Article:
From November 15th until November 18th, Centrala is proud to host ‘I, The Angry Black Woman & Other Stories’, an exhibition curated by Siana Bangura.
The angry black woman trope is a longstanding widely spread pernicious stereotype of black women that has found its way into mainstream popular culture, the media, working environments, schools, colleges, universities, and other institutions as well as rearing its ugly head in everyday interactions and the personal lives of black women.
More often than not, black women are portrayed as aggressive, angry, hysterical, unreasonable, emasculating, strong, tough, uncontrollable as well as ratchet, ghetto, and unfeminine. White womanhood is often the default for what it means to be a woman, with anything deviating from that norm being considered the ‘other’. White womanhood is protected at all costs. Black womanhood is criticised, subjected to ridicule, viewed suspiciously and is often up for debate. The way black women express their anger, pain and vulnerability is an ongoing focus, particularly in our current times of racial tension and socio-political unrest. The angry black woman trope, as with the mammy archetype and the Jezebel, exist to place black women firmly in boxes, stripping them of nuance, humanity, and individuality.
Despite the angry black woman trope being popularised in the 1900s, there have been very few explorations of the subject and even fewer led by black women themselves. In October 2016, writer, blogger, poet and freelance journalist, Siana Bangura debuted her first exhibition: ‘I, The Angry Black Woman’ & Other Stories at Buster Mantis, in Deptford.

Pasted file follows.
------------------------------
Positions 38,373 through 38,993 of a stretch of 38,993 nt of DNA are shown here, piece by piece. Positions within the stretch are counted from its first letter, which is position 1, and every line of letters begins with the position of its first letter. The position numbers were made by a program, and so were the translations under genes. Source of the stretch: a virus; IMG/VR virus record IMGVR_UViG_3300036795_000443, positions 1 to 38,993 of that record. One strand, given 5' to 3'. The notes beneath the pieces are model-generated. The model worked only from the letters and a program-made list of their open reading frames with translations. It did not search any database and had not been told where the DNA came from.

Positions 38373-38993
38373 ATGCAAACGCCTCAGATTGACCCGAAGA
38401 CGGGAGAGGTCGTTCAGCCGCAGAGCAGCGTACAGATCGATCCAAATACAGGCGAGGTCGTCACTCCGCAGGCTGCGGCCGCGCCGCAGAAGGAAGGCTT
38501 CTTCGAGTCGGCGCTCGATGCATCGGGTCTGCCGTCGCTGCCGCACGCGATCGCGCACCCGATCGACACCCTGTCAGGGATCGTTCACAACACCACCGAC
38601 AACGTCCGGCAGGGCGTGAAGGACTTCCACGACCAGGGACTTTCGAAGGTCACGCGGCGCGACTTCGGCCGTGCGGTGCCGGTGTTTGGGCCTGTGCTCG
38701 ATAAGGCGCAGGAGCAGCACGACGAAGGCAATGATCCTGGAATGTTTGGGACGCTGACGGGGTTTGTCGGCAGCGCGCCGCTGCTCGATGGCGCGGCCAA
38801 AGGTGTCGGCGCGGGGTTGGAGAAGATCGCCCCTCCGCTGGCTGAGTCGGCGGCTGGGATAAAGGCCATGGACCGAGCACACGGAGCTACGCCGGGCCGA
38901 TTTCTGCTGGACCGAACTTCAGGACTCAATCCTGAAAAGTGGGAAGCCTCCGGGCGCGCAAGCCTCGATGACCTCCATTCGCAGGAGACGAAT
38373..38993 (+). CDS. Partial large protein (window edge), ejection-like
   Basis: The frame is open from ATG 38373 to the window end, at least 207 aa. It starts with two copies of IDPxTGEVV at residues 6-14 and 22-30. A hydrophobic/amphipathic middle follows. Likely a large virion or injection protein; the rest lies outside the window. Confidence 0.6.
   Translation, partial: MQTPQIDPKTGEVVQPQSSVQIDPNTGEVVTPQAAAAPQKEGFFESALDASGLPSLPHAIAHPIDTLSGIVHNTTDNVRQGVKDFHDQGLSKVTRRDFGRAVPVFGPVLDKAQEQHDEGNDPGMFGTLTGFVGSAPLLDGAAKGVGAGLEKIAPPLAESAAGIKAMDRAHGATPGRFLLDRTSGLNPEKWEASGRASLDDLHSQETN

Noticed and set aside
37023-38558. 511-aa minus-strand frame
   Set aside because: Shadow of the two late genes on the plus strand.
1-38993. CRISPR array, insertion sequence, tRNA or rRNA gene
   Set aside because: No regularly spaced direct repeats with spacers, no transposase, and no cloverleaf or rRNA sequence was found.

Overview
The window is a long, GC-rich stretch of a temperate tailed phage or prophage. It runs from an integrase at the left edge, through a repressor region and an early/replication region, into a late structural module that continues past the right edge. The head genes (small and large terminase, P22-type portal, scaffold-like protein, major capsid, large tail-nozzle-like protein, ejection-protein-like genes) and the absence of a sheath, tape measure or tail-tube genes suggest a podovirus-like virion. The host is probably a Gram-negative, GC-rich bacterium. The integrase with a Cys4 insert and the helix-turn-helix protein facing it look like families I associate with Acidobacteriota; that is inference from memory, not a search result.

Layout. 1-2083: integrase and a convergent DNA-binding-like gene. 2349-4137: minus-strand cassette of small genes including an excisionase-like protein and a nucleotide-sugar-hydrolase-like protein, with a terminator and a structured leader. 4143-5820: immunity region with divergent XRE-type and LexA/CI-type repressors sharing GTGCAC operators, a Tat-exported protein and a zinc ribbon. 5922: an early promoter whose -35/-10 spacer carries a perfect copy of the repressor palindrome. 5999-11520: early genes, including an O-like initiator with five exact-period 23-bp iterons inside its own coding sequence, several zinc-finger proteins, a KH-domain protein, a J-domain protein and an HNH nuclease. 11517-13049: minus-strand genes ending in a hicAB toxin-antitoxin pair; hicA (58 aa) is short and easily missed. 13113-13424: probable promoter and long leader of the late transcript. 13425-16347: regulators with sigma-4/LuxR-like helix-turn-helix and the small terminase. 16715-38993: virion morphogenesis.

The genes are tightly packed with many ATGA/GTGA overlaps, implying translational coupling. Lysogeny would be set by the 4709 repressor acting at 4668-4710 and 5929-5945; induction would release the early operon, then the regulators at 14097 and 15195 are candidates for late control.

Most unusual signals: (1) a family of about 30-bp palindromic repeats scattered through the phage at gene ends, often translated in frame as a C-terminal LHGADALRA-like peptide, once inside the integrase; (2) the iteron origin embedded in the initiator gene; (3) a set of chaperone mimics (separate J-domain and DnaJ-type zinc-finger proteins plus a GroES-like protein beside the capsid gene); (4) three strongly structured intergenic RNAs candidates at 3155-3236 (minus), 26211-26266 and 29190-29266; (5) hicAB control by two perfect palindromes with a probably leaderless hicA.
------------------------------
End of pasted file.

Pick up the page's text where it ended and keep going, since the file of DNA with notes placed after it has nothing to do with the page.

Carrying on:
The exhibition returns in November 2017 for its second run, this time in Birmingham at Centrala Gallery. Curated by Siana Bangura and inspired by her poem, ‘I, The Angry Black Woman’, this exhibition will showcase the work of three Black female artists living, working, and creating in Britain: Ruth Aquino, Paris Walker, and Ejatu Shaw. Through their photography, paintings, and digital art, the artists will explore black womanhood and its multifacetedness within the context of assumed anger and enforced homogenising of black women’s experiences. Most importantly, our ‘Other’ stories will be looked to, celebrated, and centralised. Stories of being ‘The Other’, stories that are contrary to negative mainstream narratives about our bodies, our sexuality, our cultures, how we parent, our hair, how we express joy, and so much more. The pieces will be threaded together by the poetry of Siana Bangura, from her debut collection ‘Elephant’.